It was a future audacious (or delusional) enough to include the standard accoutrements of a house, a dog and a cat—all closeted in by yards and yards of immaculate picket fencing.

But the shame won out in the end for her too (with the terror not too far behind) as years of catechism classes finally kicked into gear. 

Don’t ever tell anyone, were her parting words to me.

That was when I discovered that grief was a terrible thing.

And that the only thing worse was a grief that could not be shared.

Because the problem when you live a terribly secret life is that you have to maintain the secrecy even when it ends. 

(Are you alright? My friends would ask. Smashing, I’d lie through gritted teeth as the dust swirled and as the pieces of my former life rained around me.)

And because our realities are real only insofar as they’re expressed and embedded in the world (even a closet of a world with just two inhabitants still functions as a world), my grief was radically compounded by rapidly acquiring the quality of the surreal.  

(If a tear falls in a forest and there’s no one around to see what occasioned it, doesn’t it make the grief more grievous?)

It was while I was erecting phantom memorials to my misery that I stumbled onto the words of an American Buddhist nun.

Use the poison as the antidote, she taught.

(I nearly wept with gratitude given all the venom that I’d acquired.)

Turn your vices into virtues, she implied.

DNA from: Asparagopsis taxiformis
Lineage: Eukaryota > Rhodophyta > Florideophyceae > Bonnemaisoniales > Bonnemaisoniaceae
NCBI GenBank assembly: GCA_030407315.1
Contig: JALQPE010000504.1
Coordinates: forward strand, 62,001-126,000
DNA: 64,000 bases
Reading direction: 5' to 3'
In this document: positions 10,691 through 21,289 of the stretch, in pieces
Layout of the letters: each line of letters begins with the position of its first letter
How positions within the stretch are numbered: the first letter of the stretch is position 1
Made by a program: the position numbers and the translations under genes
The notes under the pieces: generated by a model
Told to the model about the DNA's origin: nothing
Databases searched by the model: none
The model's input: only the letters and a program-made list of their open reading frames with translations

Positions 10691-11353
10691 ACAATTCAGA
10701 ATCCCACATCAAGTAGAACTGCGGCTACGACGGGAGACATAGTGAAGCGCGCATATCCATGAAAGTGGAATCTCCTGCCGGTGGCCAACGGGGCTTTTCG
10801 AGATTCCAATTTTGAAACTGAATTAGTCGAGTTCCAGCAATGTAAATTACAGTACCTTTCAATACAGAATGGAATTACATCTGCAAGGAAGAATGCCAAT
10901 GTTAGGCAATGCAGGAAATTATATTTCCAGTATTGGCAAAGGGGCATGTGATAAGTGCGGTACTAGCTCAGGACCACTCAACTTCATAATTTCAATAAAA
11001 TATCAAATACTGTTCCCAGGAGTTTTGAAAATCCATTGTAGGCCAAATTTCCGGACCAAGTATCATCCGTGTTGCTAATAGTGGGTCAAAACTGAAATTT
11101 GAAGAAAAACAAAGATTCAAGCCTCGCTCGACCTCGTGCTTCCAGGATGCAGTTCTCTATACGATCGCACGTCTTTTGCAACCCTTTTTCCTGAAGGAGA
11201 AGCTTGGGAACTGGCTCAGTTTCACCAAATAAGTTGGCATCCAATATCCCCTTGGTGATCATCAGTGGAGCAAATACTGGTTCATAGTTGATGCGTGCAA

(At the rate I was stockpiling vices I was bound to have virtues galore.)

Photography by Gülin Hayat Topdemir

Photography by Gülin Hayat Topdemir

All that was demanded was for me to sit.

Just sit.

It’s been nearly a decade since I read those words and I can tell you that I’ve sat a lot. 

But see, it’s not the sitting that’s the problem.

It’s the “just”-ing.

That part I haven’t gotten pat just yet.

But that’s okay.

More importantly, I’m okay.

Well, truth be told, we’re all okay and it’s all okay.

Even when we’re not and even if it’s not.

That’s the shocking, startling and utterly unnerving beauty of the teaching.

When I look back now on all those years and the needless suffering that was endured, I alternate between a profound sorrow, on the one hand, and an amused nonchalance, on the other. 

To have been so young once and so earnest and so confused… Strange, how out of such thorny soil the seeds of irony and equanimity have borne fruit.

(Turn arrows into flowers, she said. And so I did.)

I sometimes wonder if the Buddha felt the same as he watched his countless lifetimes unfold. I wonder if he felt the same odd mix of sorrow, amusement, irony and nonchalance.

Every so often, I’ll trace the scars of the wound, mark the edges of the fissure and evoke the memories of a deeply internalized shame and guilt.

And I’ll marvel at feeling nothing—not even a phantom pain.

It’s possible, I suppose, to measure a life by making a catalogue of what no longer hurts and what can no longer hurt.

Is the insensitivity a mark of wisdom? Or just a sign that the scarring has become too thick? 

Many things still rankle of course, and I find that I need to kill the Buddha as I meet him on the road—again and again and again.

The biggest problem with being a religious convert is the enormous temptation to proselytize.

If I hadn’t found refuge in the Dharma, if I didn’t occasionally seek company in the Sangha, if I didn’t perpetually take solace in the Buddha, I wouldn’t know where I’d be. 

But just because I was lost doesn’t mean others need to be found. 

Use the poison as the antidote.

Turn the arrows into flowers.

Transform your vices into virtues.

Learn to be happy and be gay.


Photography by Zanele Muholi

Photography by Zanele Muholi

Use the Poison as an Antidote by Eileen Tupaz 

Cover Photography by Paul D'Amato